It's no surprise that the Seattle Public School district is now talking about effectively closing Rainier Beach High by merging it with Cleveland. The specter of a possible closure has been looming over Rainier Beach for years as its enrollment has dropped ever further and its academic performance has lagged behind the district average. While a merger seems to make sense given the extra capacity in both schools, it's nonetheless fitting to give Rainier Beach some respect (as a commenter to a previous post demanded) before it potentially goes away. Although its performance on the WASL has generally lagged behind the district average, its writing scores -- with 91 percent of students passing last year -- is actually higher than the district average. Among African American students in particular, its scores across the board are higher than the district average. And among all students and all subjects, Rainier Beach beats Cleveland hands down (Rainier Beach's low score on the math WASL, with 28.6 percent of students passing, still surpasses Cleveland's passage rate of 12 percent.)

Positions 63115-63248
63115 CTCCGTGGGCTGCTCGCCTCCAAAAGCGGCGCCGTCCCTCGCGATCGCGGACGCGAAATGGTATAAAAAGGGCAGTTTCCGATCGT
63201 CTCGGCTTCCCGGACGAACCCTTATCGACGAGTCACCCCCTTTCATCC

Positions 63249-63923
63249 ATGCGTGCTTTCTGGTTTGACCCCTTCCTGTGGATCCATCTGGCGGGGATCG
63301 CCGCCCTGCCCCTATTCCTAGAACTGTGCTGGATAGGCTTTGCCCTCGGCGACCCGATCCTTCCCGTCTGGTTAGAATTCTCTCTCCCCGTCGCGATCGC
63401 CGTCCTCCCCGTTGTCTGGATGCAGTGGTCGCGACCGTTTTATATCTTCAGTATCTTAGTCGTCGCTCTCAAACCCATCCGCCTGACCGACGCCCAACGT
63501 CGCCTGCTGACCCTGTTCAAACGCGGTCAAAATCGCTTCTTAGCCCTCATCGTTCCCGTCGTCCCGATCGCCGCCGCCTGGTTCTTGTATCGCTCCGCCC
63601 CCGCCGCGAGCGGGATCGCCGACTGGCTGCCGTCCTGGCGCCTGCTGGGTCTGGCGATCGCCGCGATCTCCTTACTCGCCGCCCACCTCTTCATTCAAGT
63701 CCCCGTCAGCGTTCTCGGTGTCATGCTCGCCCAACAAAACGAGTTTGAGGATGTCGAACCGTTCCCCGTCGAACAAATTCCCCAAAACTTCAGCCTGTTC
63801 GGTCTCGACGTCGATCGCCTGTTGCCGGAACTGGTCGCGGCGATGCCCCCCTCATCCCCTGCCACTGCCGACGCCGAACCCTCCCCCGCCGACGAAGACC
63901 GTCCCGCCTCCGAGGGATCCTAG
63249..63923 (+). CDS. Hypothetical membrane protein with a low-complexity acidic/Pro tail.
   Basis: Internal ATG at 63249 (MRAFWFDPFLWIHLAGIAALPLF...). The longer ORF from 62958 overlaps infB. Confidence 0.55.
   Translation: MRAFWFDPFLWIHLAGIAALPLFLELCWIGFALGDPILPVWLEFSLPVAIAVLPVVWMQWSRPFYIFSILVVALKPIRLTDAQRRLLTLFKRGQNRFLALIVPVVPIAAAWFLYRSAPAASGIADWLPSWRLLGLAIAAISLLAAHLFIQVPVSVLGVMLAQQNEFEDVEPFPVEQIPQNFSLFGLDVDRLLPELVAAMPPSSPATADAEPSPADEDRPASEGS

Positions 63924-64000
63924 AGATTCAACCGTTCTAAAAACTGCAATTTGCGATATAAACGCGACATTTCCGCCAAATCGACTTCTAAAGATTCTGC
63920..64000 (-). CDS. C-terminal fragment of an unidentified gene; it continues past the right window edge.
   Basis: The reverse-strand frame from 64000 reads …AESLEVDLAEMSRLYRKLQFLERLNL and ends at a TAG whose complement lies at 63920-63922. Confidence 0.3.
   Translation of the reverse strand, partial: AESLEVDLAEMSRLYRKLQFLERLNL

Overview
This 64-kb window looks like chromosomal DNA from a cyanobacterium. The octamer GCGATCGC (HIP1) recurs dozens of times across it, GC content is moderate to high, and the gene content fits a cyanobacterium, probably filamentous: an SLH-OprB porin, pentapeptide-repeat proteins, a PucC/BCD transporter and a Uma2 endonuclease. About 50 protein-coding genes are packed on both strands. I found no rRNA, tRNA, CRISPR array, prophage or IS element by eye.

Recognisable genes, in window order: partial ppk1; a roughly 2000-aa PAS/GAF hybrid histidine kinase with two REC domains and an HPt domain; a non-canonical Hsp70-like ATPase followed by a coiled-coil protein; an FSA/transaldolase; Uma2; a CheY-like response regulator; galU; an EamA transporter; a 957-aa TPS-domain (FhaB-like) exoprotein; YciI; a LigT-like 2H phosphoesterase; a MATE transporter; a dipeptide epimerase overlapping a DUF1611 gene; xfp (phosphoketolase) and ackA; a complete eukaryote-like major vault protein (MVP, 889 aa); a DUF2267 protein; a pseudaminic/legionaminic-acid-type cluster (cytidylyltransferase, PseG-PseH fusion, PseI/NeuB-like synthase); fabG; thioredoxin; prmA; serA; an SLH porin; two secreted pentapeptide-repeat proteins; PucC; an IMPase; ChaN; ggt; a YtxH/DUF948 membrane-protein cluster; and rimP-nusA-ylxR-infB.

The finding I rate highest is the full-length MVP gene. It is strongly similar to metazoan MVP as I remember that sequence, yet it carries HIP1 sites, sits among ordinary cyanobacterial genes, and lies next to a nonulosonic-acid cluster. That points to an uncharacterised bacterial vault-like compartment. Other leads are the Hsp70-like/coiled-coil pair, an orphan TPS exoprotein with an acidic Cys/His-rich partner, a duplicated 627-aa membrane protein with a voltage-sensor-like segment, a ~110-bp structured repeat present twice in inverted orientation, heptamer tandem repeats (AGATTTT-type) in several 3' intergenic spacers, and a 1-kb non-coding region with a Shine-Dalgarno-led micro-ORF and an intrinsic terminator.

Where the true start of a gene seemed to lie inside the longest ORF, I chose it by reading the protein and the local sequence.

This despite the infusion into Cleveland of Gates Foundation capital during its "small schools" obsession.
There are good, dedicated teachers in both schools. Despite the current craze to hold teachers "responsible" for their students' academic performance, doing so ignores a wealth of complicated issues that affect children's achievement. Before Rainier Beach gets trashed in ensuing discussions, however, it's worth noting that the idea to move Rainier Beach's population into Cleveland, and not the other way around, is undoubtedly due not to the schools' relative academic performance but the fact that the district just built Cleveland a gorgeous and expensive new building.